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Suppression of Elevated Temperature Hydraulic Fluid and JP-8 Spray Flames.

pdf icon Suppression of Elevated Temperature Hydraulic Fluid and JP-8 Spray Flames. (415 K)
Vazquez, I.; Grosshandler, W. L.; Rinkinen, W. J.; Glover, M. P.; Presser, C.

International Association for Fire Safety Science. Fire Safety Science. Proceedings. 4th International Symposium. July 13-17, 1994, Ottawa, Ontario, Canada, Intl. Assoc. for Fire Safety Science, Boston, MA, Kashiwagi, T., Editor(s), 1255-1265 pp, 1994.


fire research; fire safety; fire science; hydraulic fluids; fire suppression; temperature; JP-8 jet fuel; aircraft engines; aircraft fires; halon 1301; turbulent combustion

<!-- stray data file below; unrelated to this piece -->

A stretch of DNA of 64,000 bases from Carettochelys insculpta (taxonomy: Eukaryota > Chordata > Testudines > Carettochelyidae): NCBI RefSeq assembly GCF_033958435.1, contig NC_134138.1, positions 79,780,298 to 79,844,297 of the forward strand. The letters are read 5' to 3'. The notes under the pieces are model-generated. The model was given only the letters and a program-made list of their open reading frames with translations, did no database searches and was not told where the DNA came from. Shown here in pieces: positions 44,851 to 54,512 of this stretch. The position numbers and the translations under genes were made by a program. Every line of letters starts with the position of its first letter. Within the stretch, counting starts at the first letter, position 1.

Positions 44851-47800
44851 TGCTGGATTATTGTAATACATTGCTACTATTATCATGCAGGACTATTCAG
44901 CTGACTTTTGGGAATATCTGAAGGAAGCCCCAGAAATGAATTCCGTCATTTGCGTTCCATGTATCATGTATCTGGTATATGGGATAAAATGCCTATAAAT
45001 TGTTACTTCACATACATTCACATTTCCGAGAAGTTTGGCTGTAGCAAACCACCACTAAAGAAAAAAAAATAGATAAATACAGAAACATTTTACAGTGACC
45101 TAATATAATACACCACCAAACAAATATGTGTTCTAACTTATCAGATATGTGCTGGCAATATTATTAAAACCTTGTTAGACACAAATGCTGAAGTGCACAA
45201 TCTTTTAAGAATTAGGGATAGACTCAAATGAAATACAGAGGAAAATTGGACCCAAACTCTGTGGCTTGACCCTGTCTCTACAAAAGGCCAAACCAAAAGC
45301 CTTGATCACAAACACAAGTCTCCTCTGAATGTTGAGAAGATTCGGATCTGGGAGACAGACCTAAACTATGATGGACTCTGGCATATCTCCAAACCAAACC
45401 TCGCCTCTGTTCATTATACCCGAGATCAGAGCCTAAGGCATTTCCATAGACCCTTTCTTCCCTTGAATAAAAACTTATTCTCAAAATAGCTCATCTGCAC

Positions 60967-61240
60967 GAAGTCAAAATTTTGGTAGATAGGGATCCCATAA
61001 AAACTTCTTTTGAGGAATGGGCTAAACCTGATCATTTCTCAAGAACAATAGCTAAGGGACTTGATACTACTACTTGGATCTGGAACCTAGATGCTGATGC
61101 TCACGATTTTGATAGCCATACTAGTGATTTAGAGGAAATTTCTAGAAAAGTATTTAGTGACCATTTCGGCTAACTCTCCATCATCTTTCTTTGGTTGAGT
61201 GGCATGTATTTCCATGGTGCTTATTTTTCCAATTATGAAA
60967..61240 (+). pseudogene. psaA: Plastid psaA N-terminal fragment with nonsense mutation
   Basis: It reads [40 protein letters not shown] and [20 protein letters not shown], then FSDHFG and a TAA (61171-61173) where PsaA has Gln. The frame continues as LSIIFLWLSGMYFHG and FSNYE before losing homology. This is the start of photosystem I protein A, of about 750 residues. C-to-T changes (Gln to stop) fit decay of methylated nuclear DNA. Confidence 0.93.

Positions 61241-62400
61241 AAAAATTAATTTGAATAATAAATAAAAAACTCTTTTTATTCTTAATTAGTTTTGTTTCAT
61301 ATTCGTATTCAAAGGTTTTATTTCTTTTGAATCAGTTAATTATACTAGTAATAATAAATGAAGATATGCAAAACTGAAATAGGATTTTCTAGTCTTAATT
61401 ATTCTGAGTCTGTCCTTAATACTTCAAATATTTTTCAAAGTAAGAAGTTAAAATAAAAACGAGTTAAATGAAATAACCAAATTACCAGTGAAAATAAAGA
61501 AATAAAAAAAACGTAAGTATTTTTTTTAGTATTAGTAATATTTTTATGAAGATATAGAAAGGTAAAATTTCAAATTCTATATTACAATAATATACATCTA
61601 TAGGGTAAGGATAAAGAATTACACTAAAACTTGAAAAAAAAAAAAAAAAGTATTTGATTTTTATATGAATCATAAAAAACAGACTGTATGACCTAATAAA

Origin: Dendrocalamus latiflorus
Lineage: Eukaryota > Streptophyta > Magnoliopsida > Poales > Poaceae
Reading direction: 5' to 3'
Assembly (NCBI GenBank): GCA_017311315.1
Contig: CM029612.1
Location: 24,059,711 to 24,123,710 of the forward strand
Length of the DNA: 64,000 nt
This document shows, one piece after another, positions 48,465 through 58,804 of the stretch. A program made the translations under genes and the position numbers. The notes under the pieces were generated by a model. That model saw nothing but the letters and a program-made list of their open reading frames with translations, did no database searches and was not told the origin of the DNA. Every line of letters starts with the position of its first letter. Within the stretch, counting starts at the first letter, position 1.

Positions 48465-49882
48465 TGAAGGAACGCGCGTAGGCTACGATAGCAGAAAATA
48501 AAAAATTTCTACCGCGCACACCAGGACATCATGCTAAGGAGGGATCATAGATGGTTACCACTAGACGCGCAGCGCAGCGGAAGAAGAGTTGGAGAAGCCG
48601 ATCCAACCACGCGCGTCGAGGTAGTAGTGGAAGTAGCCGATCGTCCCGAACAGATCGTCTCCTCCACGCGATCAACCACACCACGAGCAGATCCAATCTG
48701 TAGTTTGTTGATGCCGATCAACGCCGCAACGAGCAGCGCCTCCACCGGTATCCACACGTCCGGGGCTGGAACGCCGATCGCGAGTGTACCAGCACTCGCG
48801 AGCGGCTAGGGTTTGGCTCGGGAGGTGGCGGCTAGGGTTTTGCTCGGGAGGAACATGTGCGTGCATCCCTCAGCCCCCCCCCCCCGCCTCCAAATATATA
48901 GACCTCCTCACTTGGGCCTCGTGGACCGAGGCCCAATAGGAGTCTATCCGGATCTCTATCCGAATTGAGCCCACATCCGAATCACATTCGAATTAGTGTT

A coaxial turbulent spray burner was used to determine the suppression characteristics of twelve different fire fighting agents in elevated temperature hydraulic fluid and jet fuel (JP-8) spray flames. The effectiveness of the gaseous agents, being considered as alternatives to halon 1301, was compared based upon the mass required for suppression and the equivalent storage volume, normalized by the amount of halon 1301 required to suppress the flame. The elevated temperature results were compared to measurements previously obtained with the incoming air and JP-8 at ambient temperature. No statistically significant difference in relative agent performance was found between the heated hydraulic flame and the previous JP-8 experiments. There was a trend toward higher agent concentrations when the fuel was JP-8 and the temperature of the incoming reactants was 150 deg C. In all three experiments, the halon 1301 required the least mass to extinguish the flame, followed by nitrogen. The rest of the alternative fluorinated agents considered required between 1.2 and 2.4 times more mass to suppress the various flames.